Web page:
10 Signs It’s Time for a New Job
Rather than working in a profession that matches up with their personal proclivities, many people end up somewhere in a middle ground. This compromise is okay, as long as the work doesn’t consume your life. However, there comes a point for many when a desire for something new crops up.
When that happens, it may spark the need to find a new job and get a fresh start. Here are ten examples of when this could be the case.
1. You’re Already Wanting to Find a New Job
If your mind is on other potential jobs or career paths, it can be difficult to remain focused on the task at hand — let alone put your best foot forward on a regular basis.
This doesn’t mean you have to quit your job tomorrow. However, if you’re feeling a hankering for a new job, chances are you could (and should) act out on it sooner or later. Just try to do so by planning ahead rather than quitting first and making plans after the fact.
2. You Constantly Complain About Work
Another common sign that a new job may be in your future is feeling discontent with your current occupation. When toleration begins to slip into complaining, it can be an issue. Even worse, if your attitude toward work begins to materialize in vocal outbursts or verbally processing your negative thoughts toward work. If that’s the case, it may be wise to make a change soon.
3. You Have Difficulting Falling or Staying Asleep
Your job can lead to sleep loss for multiple reasons. You may be put on a difficult schedule that spills into the nighttime hours. You could also find that stressors and anxiety about work keep your mind buzzing far into the night.
If you’re struggling with sleep, look for ways to improve the situation as soon as possible, such as:
- Getting onto a good sleep schedule (if your schedule allows);
- Establishing a pre-bed routine;
- Avoiding blue light an hour or two before bed;
- Dodging alcohol, heavy meals, and intense exercise too close to bedtime.
Once you’ve restored a semblance of normalcy to your sleep, it may be time to take some long-term steps to address the situation — such as finding a new job.
4. You Experience Common Signs of Stress
Anxiety, stress, and depression have already come up in tandem with other concerns. However, at times, stress can be a reason to change jobs all on its own.
For instance, you may find yourself struggling with common signs of chronic stress. A few examples include:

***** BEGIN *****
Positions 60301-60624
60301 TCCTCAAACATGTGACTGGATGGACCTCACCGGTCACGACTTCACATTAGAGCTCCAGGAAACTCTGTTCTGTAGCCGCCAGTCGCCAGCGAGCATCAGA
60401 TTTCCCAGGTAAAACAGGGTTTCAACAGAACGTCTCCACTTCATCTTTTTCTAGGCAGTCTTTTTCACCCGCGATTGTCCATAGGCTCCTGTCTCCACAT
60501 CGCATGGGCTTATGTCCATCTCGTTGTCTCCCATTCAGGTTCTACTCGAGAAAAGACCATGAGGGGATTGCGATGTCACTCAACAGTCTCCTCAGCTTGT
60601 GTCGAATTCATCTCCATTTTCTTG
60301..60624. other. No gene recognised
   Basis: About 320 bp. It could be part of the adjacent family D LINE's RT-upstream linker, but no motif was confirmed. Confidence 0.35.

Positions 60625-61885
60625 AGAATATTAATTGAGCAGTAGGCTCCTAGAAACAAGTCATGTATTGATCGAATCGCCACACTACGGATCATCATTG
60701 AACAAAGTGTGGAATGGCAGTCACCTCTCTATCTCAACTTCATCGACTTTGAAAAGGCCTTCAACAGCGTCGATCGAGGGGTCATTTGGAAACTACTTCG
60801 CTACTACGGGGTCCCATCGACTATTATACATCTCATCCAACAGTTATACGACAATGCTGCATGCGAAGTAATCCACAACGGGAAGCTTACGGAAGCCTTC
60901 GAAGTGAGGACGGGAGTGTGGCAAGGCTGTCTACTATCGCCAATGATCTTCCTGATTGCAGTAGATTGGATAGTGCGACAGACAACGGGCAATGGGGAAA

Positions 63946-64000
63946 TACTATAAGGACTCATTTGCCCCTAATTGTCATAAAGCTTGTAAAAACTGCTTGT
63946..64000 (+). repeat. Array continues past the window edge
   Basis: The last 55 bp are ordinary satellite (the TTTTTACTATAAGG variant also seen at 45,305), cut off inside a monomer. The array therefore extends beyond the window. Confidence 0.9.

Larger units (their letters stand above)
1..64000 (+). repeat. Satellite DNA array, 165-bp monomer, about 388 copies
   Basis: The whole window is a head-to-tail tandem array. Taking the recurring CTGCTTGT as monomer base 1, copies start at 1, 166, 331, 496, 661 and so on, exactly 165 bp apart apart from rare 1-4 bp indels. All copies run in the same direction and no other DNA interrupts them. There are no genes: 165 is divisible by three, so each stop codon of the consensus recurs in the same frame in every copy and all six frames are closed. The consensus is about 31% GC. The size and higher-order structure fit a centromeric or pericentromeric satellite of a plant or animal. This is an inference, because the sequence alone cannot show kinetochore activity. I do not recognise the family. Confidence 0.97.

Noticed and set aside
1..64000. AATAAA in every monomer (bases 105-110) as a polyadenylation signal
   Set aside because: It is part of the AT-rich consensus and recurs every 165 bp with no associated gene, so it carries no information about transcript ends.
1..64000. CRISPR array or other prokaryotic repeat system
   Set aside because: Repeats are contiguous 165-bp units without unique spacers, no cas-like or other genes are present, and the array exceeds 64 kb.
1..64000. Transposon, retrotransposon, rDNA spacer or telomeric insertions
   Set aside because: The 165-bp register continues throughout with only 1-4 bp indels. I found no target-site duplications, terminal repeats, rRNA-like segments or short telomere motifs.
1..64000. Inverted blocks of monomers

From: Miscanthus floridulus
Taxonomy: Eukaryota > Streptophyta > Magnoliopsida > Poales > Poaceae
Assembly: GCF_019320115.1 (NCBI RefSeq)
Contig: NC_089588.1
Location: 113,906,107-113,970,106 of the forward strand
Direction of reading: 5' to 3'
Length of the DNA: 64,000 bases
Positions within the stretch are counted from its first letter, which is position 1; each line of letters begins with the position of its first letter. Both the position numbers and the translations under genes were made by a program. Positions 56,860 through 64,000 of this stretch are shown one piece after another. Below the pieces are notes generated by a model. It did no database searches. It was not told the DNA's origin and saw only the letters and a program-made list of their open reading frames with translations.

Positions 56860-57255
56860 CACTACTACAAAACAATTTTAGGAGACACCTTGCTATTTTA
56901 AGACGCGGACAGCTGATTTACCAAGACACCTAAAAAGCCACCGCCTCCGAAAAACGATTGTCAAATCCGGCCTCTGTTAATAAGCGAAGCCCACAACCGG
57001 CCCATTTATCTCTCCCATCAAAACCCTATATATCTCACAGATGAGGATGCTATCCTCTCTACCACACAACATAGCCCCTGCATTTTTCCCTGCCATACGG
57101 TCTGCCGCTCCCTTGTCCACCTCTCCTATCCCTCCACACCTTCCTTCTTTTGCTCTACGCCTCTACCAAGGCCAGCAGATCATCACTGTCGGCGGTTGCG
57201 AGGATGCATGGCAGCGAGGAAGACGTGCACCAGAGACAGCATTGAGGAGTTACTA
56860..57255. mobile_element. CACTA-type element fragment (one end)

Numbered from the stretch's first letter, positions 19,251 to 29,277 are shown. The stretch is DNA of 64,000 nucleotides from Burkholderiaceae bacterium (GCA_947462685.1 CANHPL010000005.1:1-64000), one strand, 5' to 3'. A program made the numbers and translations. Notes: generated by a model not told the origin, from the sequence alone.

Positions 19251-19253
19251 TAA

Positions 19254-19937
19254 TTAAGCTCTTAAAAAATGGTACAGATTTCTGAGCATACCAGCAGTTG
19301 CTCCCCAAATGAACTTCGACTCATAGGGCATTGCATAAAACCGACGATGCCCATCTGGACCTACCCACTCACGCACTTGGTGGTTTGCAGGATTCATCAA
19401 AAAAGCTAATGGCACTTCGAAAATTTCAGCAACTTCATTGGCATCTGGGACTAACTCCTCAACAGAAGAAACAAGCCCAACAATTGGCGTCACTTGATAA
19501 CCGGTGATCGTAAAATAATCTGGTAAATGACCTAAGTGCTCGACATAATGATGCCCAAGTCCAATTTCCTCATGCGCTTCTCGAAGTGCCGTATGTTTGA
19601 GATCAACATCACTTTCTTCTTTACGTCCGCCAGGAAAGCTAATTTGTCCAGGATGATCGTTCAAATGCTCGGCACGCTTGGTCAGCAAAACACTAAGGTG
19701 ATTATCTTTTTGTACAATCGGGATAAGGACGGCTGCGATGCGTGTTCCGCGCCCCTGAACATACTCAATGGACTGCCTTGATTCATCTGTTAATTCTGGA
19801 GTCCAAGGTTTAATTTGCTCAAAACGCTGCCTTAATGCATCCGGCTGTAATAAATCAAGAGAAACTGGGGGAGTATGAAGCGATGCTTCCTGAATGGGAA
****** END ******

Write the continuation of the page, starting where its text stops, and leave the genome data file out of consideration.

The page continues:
- Hair loss is often due to work-related stress.
- Headaches and dizziness are also common stress symptoms.
- Premature aging can be caused by stress over time.
- Stress can also weaken your immune system.
Consistent stress can have a terrible effect on your mental state. You can combat some symptoms, like hair loss, directly with specially formulated restoration products. It may also be necessary to also address the underlying causes of stress. If you find that your job is causing you to be unusually stressed out, it may be time for a change.
5. You Dread Going to Work
If you find that you’re beginning to have a more substantial antipathy toward showing up at work, it can be a sign of deeper issues. If your aversion to work extends beyond the Monday blues, you may want to take it as a prompting to start looking for other employment.
6. You’re Not as Productive as You Should Be When on the Clock
It’s difficult to be productive when you’re working in an environment that you loathe. If your productivity is dropping off, you may want to make a move towards another job before the lack of results prompts your employer to take more drastic steps.
7. You’re Overdue for a Promotion
There’s nothing quite like being passed over for a promotion. Whether you were simply outgunned by a coworker or you fell victim to a case of favoritism, being overdue for a promotion can feel like rubbing salt in the wound — especially if you’re already unhappy with your job.
Rather than taking a missed promotion as a chance to fret and fester, use it as motivation to be your own agent of change. Proactively leave your current job (without burning any bridges) in order to find a position with a higher ceiling.
8. You Don’t Get Along With Your Boss or Coworkers
The average person spends 90,000 hours of their life at work. This quantity of time should be spent with people that you enjoy — or at least don’t mind. If you find that your boss or coworkers are intolerable, it can be a good motivation to head for the exit.
9. The Company You Work for Has Frequent Rounds of Layoffs
If your current employer is going through repeated cycles of downsizing, it can create an unpleasant environment. If you’re constantly under the threat of being laid off, it may be time to save up some cash, spruce up your look, and start landing a few interviews.
10. You Don’t Feel Valued
If you aren’t being properly valued at your current position, that can be enough reason to look for a new job.
If you’re a hard-working employee that does good work, it’s important that you feel valued and appreciated by your employer. If a boss fails to recognize your achievements, you might be better off in another position.